And this is where an interesting problem arises: people from major tours are not happy with the Liv Golf Tour but their own tours are geared towards the same ideals. Most of the major tours want more spectators, more players, more money, and more viewership. How do you get them without going too much into the deep end of (potentially unethically sourced) money? That is a trick question. As a young boy, I remember all of my friends having the notion of golf being an "old man's sport" (yes, sexist claim and all!). Now, we are seeing golf being a multicultural and unisex sport. (In other golf news, Swedish golfer Linn Grant became the first female to win a European (now DP) tour event in a mixed style event.)
But again the tricky question: how do you get golf, a previously old "man's" slow unsexy sport adopted by young people who could have gone into more sexy sports with bigger paychecks? And this is where Liv Golf is coming in: They are paying golfers equivalent to other major sports. Or so they claim. But is this enough to entice more players? We are seeing big names changing from the US PGA tour to Liv Golf, like Dustin Johnson and Bryson DeChambeau. Other big names like Rory McIlroy and Justin Thomas are backing the US PGA tour.
Now my speculation: only the big names are critiquing the Liv Golf Tour. That is, mostly affluent golfers. (Tiger Woods apparently rejected a $1 BILLION contract from Liv Golf, but this is merely speculation..) Take the runner up of the first Liv Golf Tour event Hennie du Plessis. Making a measly $370,000 on tour in South Africa, du Plessis made $2.875 million in one single event.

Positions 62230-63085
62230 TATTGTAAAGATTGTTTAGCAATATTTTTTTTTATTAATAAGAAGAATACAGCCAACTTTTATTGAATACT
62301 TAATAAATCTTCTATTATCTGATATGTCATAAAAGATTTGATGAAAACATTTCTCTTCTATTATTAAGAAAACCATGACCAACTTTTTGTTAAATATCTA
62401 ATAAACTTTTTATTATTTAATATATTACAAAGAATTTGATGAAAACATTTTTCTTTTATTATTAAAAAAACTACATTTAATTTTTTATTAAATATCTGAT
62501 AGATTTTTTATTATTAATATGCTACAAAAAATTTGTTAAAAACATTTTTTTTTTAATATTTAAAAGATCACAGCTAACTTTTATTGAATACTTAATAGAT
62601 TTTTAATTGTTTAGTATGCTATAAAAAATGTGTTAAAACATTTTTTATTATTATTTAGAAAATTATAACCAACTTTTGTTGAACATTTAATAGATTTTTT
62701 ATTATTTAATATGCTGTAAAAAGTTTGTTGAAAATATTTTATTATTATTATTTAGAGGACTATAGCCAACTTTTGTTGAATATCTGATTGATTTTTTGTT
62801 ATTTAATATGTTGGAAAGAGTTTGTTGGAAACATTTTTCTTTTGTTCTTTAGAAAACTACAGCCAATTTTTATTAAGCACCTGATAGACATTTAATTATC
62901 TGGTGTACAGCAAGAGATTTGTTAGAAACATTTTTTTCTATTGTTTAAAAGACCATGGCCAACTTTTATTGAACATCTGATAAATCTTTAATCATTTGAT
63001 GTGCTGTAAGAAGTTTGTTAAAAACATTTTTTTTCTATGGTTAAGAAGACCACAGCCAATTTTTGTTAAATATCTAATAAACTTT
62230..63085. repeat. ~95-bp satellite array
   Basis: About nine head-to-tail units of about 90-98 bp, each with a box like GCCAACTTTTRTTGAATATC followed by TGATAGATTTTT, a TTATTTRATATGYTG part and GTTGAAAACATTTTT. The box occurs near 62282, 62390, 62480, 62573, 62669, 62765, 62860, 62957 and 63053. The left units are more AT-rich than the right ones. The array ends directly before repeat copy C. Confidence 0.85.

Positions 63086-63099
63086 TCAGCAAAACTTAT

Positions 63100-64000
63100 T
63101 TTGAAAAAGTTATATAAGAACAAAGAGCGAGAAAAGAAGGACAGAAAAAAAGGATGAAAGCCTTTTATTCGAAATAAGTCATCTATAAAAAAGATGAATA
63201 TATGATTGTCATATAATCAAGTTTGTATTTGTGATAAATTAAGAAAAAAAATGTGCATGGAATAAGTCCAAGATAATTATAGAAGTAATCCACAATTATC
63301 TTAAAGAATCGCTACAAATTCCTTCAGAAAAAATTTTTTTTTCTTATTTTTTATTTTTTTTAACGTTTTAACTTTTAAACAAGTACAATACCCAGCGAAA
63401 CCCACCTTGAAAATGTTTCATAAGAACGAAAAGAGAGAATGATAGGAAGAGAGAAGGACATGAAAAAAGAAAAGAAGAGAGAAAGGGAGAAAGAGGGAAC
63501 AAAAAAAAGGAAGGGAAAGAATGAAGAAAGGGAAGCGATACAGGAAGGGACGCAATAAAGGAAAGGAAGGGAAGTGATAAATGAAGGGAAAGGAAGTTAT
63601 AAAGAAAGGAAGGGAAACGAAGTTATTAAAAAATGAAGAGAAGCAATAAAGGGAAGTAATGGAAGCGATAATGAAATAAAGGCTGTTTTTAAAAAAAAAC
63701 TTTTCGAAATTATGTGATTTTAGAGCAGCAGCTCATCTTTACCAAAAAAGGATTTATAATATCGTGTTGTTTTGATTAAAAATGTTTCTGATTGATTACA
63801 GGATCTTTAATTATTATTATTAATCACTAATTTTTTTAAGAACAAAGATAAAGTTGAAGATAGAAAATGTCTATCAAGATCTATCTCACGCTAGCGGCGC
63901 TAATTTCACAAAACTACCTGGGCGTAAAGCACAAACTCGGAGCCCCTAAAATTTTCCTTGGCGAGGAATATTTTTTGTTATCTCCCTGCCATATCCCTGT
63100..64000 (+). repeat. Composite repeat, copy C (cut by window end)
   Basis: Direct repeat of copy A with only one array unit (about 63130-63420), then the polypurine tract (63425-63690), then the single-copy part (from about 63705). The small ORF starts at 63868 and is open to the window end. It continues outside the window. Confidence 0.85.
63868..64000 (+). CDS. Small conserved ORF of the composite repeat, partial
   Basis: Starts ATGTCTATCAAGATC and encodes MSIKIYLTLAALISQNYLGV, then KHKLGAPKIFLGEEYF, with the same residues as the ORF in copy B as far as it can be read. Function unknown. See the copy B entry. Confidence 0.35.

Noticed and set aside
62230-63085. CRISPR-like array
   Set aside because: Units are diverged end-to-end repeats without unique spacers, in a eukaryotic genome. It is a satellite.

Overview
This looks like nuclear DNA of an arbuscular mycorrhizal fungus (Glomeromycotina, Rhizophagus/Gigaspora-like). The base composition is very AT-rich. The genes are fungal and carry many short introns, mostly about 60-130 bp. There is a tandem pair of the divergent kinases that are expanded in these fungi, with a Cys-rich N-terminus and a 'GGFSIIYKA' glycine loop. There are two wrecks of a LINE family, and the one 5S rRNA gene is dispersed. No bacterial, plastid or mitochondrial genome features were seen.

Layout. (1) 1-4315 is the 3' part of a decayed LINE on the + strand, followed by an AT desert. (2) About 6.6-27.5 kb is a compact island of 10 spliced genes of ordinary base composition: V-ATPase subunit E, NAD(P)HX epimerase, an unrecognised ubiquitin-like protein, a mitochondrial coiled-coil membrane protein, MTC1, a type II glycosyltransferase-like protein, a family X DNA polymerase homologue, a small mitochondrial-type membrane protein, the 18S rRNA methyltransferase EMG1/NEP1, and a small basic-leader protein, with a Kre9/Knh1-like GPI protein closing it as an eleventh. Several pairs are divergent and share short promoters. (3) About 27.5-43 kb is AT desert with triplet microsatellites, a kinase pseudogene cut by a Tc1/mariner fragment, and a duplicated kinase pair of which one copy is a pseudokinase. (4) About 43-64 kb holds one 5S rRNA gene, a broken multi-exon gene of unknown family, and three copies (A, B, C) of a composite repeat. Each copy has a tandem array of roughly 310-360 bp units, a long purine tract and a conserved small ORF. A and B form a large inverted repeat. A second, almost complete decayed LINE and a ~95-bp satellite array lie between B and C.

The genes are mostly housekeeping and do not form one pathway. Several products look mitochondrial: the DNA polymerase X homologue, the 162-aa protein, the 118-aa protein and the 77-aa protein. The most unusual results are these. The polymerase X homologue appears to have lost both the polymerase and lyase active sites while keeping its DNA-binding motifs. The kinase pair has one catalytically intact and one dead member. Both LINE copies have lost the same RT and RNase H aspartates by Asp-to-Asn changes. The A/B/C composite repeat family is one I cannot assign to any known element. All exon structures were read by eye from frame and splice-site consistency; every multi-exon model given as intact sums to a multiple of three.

That is almost 8 times the amount he has won in his whole career!
Should sports people be paid these amounts of money? That is an open question. Should professional sport be about money? That is an open question. Gary Player, fellow South African golfer, who for example received only $20,000 in 1961 (worth about $200,000 today) for his Master's win, defended the Liv Tour and its grand prize money but in the same breath said the players should be banned from the US PGA.
My opinion, which does not mean much, is that if you want to make sport about money, as most of the major tours are currently doing even though it is not Liv Golf money, you cannot in the same breath complain if there are other tours coming along paying more money. Golf is no longer rooted in history as money infiltrated every tour. If one remembers the history, great players like Bobby Jones never even turned professional. Meaning, that he could never take home prize money if memory serves me right. I am speculating here, and even though the times they played golf were plagued by racial tension and other socio-political problems, it was about the game of golf and not the money.
Postscriptum, or In Other News
Golf is still a game rooted in history, but I think we are losing touch with that history as more and more people are entering the game due to other reasons. Young golfers now want to emulate young pro golfers, they are not necessarily joining golf because of the rich history.
This provides a unique tension that does not have easy answers.
I hope you learned something from this post, maybe you did not even know about the Liv Golf Tour! (You can see every shot on their YouTube channel, as it was streamed for free.)
All of the photographs are my own, except the Liv Golf logo on the first photograph. All of the musings are my own unless stated otherwise (i.e., linked to the source).
Happy sporting, and stay safe!